Dad is recovering from Colon cancer and doing very well. Almost a year and a half after starting treatment he is within 5 pounds of his pre-cancer weight and continuing to gain strength.

Cody is the son of my friend Mickey. I have not met Mickey in person, but I’m as close to him as a college room mate, at times it seems we could be brothers. I met Mickey on the Masters forum at Runners World. We both have two sons and a daughter. His older son is the same age as my older son. My youngest son is a couple years younger than Cody. I was introduced to Cody through a video that Mickey posted. It is set to a song called Better Days.

The Masters forum is still a close knit group, but it was a lot closer a couple years ago. At some point, for some reason, Mickey and I exchanged phone numbers. He was the first person I called when I learned that my Mom was in ICU and that she was not going to come out of the hospital. Around Thanksgiving 2007 Mickey called and told me that they had found a spot on Cody’s liver. This was a few months after Dad’s colon cancer was diagnosed. This was my family’s first experience with radiation and chemotherapy. It was a road that was all too familiar to Mickey’s.

Dad’s colon surgery in late 2007 was about a week after Cody’s liver surgery. Dad took a while to recover, but Cody bounced back pretty quickly. And they both went into follow up treatment. As I said earlier, Dad has continued to heal and get stronger. In early January of this year, Cody’s cancer returned in his leg, Mickey’s family started into a third treatment cycle. On February 18, scans showed that the cancer had progressed to both legs, his pelvis, his liver and his lungs. They discontinued the chemotherapy, gave him some more radiation to reduce the pain in his legs, and set him up for morphine. Based on the progression, doctors gave them between two weeks and two months. Mickey and his family have spent the last week at the beach making memories. Unfortunately, it seems that Mickey’s memories will be of a son that is slipping away.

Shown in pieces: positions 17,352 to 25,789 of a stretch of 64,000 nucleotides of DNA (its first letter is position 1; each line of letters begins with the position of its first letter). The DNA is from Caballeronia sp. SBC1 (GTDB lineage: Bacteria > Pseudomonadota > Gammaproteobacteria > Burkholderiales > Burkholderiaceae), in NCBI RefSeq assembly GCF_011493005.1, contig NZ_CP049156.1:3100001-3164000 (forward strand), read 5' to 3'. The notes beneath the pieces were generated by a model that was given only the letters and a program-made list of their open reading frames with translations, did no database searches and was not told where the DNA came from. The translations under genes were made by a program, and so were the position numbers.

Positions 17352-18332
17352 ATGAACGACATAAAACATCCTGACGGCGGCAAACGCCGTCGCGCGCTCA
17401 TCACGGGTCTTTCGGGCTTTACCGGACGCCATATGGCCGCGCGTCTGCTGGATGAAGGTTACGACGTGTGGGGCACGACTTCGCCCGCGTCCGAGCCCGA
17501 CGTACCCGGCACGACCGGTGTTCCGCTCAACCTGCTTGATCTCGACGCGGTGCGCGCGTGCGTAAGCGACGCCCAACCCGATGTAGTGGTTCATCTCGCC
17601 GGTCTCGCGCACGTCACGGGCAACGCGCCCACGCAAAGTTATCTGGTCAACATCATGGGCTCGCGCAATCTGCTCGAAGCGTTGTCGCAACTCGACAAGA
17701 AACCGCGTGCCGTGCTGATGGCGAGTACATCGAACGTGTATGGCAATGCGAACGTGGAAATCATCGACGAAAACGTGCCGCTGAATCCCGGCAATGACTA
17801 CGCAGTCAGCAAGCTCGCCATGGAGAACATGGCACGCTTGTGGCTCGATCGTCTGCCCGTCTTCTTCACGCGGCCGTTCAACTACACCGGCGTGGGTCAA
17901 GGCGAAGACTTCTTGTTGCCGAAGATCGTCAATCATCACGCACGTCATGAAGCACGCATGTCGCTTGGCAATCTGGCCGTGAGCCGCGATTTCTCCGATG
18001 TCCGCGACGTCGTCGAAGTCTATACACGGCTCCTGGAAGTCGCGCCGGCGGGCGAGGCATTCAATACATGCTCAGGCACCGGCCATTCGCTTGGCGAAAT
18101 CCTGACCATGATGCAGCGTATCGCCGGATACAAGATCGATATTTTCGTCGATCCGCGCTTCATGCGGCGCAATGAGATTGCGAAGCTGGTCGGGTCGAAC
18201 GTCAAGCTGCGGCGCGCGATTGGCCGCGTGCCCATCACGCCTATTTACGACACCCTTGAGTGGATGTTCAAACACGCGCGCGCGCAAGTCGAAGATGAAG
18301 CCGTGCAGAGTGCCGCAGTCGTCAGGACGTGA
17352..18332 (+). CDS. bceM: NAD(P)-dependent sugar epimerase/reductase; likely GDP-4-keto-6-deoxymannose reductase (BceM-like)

So, hug your kids, and if you get a chance, stop by Mickey’s Blog at and encourage him.

Saturday, December 20, 2008

Why do you do what you do?

Put your feet up, get a cup of coffee, and get comfortable. This might take a while.

I mentioned in a blog post a little while back that we are known by what we do. I have 3 kids. So, I am know as ____'s Father. I am also a Husband, a Scout Leader, a Sunday School Teacher, a Charity Distance Running Coach, and an Engineer.

Why do we pick what we do, and do we do It because it is a part of us or because it is a duty in some way. I went to vocational school in High School and that pointed me toward Engineering. So, I guess that is as good a place as any to start.

vo·ca·tion (vo-ka'sh?n)
1. A regular occupation, especially one for which a person is particularly suited or qualified.
2. An inclination, as if in response to a summons, to undertake a certain kind of work, especially a religious career; a calling.
[Middle English vocacioun, divine call to a religious life, from Old French vocation, from Latin vocatio, vocation-, a calling, from vocatus, past participle of vocare, to call; see wekw- in Indo-European roots.]

The American Heritage® Dictionary of the English Language, Fourth Edition
Copyright © 2006 by Houghton Mifflin Company.
Published by Houghton Mifflin Company.

Since the American Heritage Dictionary brings in the religious connotation...

From Wikipedia,
The idea of vocation is central to the Christian belief that God has created each person with gifts and talents oriented toward specific purposes and a way of life. Particularly in the Orthodox and Catholic Churches, this idea of vocation is especially associated with a divine call to service to the Church and humanity through particular vocational life commitments such as marriage to a particular person, consecration as a religious, ordination to priestly ministry in the Church and even a holy life as a single person. In the broader sense, Christian vocation includes the use of ones gifts in their profession, family life, church and civic commitments for the sake of the greater common good.